Alberta finished second after the round robin, going undefeated. They beat Team British Columbia in their opening game 2-1, then followed that up with 8-1, 2-1 and 2-0 victories over Team Eastern Door & North, Team Manitoba and Team Atlantic, earning them a berth in the semi-finals. Alberta outscored its opponents 14-3 after the round robin and 17-8 at the end of the tournament.

Tayla Lamabe was Alberta’s leading scorer, registering three goals and two assists in six games. Makenna Brassard was second on the team with four points.

TEAM ALBERTA U18 FEMALE ROSTER >

Team Alberta’s U18 Male began its tournament with a 2-2 tie with Team Saskatchewan, and finished with one win, a tie and two losses. Their victory came over Team Atlantic by a 6-4 score. Alberta qualified for the quarterfinals, falling 6-4 to the eventual silver medalists from Saskatchewan.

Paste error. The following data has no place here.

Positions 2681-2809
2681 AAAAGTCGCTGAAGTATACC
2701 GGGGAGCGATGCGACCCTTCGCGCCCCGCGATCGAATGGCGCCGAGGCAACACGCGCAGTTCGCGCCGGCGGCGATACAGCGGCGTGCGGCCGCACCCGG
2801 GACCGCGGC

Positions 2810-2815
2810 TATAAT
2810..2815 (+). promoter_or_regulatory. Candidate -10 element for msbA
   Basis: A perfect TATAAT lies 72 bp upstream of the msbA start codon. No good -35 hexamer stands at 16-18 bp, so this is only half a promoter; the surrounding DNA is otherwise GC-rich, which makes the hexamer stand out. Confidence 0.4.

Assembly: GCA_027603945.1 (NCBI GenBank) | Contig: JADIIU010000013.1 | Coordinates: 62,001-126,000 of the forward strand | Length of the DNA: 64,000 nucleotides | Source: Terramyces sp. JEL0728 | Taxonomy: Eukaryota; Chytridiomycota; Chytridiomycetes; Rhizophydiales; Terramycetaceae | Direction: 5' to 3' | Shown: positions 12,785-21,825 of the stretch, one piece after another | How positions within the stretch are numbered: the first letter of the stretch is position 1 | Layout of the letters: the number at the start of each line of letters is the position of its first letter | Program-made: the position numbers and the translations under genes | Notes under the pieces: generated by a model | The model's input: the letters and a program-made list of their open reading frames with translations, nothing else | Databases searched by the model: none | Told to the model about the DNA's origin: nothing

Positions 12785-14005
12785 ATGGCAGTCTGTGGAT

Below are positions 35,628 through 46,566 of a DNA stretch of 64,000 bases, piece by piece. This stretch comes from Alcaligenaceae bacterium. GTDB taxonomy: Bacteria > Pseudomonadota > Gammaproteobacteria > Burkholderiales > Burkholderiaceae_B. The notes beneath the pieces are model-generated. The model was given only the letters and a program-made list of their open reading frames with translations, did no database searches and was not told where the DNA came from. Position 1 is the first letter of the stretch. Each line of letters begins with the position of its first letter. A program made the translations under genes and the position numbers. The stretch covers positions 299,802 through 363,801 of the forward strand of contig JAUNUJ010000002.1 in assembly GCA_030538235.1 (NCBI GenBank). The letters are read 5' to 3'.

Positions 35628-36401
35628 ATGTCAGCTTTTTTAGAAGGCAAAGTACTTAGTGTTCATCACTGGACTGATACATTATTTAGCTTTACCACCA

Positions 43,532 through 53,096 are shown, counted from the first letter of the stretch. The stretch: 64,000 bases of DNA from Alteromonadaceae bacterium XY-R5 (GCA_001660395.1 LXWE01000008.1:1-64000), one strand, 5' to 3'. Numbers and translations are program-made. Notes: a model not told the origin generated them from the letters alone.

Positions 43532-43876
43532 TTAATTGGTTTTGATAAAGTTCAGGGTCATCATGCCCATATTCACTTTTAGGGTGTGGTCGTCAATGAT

Team Alberta won its placement game by a 10-2 score over Team Eastern Door & North. Owen Folstrom was Alberta’s leading scorer, scoring four games and eight points over the duration of the tournament. Hayden Iron Shirt followed closely with seven points, including five assists.

TEAM ALBERTA U18 MALE ROSTER >

The 2025 National Aboriginal Hockey Championship are being held in Kamloops, British Columbia on the traditional territory of the Tk’emlúps te Secwépemc.

Tryouts for Team Alberta competing at the 2025 NAHC is being held Aug. 8-11 in Red Deer. Registration opens on June 17.

The Aboriginal Sport Circle established the National Aboriginal Hockey Championships (NAHC) in 2002 to serve as the premiere competition for young Indigenous hockey players in Canada.